In 1965 I was not the greatest of students.
How is it that so many bad students aspire to be good teachers?
I stayed in school mainly to be with my friends.
I thought about this when I read the story of the Ohio high school teacher who was forced to resign after he obliged a student request to read an Allen Ginsburg poem, Please Master.
My Los Angeles high school defaulted to a college track. But I forced my parents to sign me out of that track.
This gave me the freedom to opt out of a required trig class, for example, while taking a bunch of classes I really wanted to take. Like one in international relations and a string of wonderful literature classes.
I was also looking to cause trouble and so spent many a lunch hour with our principal, Jim Tunney. He later became a National Football League chief referee.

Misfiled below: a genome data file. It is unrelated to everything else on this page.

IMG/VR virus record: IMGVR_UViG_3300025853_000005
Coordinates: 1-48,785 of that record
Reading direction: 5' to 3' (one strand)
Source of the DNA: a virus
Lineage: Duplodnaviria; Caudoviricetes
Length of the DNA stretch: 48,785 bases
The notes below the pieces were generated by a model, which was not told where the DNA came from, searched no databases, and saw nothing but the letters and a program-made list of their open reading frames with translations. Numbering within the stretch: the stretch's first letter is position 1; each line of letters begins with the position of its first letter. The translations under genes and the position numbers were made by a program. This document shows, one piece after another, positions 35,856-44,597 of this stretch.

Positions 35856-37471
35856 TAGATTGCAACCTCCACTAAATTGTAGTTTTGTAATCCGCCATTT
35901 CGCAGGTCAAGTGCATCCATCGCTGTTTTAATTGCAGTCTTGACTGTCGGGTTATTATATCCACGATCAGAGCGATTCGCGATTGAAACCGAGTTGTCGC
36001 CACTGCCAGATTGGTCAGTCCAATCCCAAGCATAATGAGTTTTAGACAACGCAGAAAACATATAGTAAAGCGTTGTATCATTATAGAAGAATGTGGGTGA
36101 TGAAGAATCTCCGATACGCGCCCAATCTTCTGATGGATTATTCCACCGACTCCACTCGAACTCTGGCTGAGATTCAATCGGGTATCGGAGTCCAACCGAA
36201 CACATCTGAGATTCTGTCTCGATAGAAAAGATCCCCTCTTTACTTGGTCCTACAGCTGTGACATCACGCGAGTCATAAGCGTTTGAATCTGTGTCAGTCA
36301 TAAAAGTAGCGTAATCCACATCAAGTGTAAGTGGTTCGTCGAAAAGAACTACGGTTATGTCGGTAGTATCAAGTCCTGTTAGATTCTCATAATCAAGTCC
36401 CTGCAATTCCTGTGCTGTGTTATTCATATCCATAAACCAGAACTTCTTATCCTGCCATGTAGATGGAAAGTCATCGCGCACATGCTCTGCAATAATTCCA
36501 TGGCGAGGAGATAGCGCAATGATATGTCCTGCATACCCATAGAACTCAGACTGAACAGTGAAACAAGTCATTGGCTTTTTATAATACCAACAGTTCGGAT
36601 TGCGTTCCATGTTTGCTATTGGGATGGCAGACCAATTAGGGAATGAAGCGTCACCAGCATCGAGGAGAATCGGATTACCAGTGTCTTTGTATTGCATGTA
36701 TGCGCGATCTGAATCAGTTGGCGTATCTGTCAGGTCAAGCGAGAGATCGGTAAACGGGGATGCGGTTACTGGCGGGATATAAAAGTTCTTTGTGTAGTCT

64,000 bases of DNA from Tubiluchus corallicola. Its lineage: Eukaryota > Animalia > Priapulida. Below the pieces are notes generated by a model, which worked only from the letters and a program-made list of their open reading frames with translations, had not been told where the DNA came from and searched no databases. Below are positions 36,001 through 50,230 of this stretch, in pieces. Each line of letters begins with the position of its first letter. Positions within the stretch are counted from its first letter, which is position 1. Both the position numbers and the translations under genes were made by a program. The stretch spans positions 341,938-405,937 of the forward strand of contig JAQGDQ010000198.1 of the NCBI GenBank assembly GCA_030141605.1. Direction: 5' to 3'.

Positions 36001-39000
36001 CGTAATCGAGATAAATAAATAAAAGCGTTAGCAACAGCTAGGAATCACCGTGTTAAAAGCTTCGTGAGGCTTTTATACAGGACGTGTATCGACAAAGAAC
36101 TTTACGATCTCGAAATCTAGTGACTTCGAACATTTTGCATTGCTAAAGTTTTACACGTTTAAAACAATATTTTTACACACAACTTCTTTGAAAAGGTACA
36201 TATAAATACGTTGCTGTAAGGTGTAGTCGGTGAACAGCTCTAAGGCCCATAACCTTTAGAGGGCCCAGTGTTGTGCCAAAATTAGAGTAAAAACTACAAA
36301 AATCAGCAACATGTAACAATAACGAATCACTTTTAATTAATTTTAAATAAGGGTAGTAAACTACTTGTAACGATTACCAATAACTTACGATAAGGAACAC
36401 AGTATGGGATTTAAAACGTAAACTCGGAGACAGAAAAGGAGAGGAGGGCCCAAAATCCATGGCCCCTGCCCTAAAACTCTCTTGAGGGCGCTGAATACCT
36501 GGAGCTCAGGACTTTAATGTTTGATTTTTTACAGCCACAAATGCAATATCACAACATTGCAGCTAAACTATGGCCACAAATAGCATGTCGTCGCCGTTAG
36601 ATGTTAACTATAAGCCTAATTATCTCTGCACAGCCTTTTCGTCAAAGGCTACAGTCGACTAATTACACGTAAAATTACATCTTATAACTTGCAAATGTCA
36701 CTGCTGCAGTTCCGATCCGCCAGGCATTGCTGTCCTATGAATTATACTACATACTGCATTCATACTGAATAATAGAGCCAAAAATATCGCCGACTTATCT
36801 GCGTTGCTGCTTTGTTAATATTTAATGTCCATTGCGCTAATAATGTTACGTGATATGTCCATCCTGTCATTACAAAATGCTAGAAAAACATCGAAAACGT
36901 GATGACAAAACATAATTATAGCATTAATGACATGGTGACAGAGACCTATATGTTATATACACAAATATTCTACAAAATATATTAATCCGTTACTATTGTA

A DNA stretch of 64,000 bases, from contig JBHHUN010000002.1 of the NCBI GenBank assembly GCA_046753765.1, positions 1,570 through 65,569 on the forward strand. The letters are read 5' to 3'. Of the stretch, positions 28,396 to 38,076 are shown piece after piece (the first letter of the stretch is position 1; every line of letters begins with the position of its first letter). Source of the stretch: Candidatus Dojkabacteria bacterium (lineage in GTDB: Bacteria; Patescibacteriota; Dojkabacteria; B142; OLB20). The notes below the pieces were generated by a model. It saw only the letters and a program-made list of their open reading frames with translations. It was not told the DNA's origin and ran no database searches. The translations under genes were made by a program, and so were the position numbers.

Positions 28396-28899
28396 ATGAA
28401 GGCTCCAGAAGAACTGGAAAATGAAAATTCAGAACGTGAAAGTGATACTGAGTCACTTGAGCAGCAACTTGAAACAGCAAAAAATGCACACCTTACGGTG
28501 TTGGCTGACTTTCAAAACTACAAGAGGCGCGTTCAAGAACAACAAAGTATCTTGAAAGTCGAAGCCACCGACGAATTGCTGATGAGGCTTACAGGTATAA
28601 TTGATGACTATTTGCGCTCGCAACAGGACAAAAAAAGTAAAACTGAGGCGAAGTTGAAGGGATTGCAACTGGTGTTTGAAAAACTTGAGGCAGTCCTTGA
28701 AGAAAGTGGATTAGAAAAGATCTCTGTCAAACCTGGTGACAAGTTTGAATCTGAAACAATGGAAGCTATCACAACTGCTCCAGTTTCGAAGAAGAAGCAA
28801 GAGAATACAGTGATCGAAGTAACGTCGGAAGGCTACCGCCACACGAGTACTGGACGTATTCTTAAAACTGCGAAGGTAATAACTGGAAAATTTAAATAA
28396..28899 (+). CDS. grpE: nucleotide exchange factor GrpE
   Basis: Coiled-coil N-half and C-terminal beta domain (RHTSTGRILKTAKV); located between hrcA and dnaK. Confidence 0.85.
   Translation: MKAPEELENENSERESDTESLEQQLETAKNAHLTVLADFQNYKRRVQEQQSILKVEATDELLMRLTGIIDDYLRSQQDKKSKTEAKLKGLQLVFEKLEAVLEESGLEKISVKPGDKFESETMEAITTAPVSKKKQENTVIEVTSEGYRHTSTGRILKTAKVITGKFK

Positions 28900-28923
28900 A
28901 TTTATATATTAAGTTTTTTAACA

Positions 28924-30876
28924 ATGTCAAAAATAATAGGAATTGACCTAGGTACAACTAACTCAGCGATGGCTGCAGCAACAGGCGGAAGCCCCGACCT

In one of my lit classes the assignment was to bring in a poem to read aloud.
I chose Allen Ginsburg’s Howl.
Have I written about this before?
On the one hand I loved the beat poets.
Ginsburg in particular.
I spent many nights at the Venice West Cafe, listening to beat poets like Larry Lipton reading to the sound of bongo drums.
On the other hand I secretly hoped that reading Howl would get me in trouble.
And another lunch with Jim Tunney.
But my teacher, Mr. Battaglia, responded as if I had just read Emily Dickenson.
As the bell rang he called me up and opened a desk drawer, pulling out Andre Malraux’s Man’s Fate.
“Here,” he said. “Tell me what you think by Monday.”
Tell me what you think.
The best thing a teacher can say.